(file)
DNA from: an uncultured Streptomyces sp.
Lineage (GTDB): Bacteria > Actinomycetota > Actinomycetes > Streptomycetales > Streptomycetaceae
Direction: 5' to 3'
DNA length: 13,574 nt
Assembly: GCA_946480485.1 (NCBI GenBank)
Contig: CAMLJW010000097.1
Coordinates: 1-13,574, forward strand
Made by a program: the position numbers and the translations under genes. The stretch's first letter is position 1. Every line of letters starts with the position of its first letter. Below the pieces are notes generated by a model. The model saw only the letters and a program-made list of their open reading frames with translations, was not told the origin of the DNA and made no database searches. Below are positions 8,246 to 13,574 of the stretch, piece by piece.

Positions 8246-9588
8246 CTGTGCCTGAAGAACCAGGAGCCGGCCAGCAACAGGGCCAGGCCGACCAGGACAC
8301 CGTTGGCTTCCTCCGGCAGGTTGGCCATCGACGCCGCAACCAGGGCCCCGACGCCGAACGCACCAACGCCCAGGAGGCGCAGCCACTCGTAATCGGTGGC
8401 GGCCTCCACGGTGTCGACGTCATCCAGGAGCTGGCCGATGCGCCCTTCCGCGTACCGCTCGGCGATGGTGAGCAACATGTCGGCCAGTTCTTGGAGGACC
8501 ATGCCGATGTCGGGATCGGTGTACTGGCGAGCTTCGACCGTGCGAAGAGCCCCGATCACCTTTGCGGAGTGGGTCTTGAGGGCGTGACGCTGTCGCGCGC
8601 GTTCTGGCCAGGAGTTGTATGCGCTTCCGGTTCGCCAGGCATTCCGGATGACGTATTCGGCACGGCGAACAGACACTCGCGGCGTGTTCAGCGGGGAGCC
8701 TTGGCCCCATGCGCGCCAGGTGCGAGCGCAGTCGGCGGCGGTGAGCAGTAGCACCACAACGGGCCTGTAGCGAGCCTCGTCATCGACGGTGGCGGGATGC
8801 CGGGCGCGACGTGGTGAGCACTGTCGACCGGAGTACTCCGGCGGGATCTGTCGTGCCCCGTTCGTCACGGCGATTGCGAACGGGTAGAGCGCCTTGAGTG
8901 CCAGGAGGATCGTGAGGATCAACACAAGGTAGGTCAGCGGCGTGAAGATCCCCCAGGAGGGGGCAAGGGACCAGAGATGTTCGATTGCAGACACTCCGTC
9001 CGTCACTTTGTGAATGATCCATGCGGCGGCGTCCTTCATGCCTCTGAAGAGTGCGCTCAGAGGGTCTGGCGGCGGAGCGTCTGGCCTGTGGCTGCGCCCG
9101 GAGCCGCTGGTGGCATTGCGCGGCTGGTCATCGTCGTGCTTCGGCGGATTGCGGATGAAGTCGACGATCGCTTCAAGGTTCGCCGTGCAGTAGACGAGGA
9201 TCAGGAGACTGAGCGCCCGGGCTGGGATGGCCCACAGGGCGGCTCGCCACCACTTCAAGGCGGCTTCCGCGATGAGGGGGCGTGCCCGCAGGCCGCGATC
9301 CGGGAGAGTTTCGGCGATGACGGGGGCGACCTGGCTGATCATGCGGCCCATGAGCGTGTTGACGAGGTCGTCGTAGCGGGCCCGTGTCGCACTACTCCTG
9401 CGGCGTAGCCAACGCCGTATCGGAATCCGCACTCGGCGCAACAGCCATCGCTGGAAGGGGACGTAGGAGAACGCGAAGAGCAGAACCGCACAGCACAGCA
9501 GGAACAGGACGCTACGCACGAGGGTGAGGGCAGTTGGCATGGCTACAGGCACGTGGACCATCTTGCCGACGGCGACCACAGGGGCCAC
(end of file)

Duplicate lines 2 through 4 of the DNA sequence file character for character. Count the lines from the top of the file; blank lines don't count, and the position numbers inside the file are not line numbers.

Lineage (GTDB): Bacteria > Actinomycetota > Actinomycetes > Streptomycetales > Streptomycetaceae
Direction: 5' to 3'
DNA length: 13,574 nt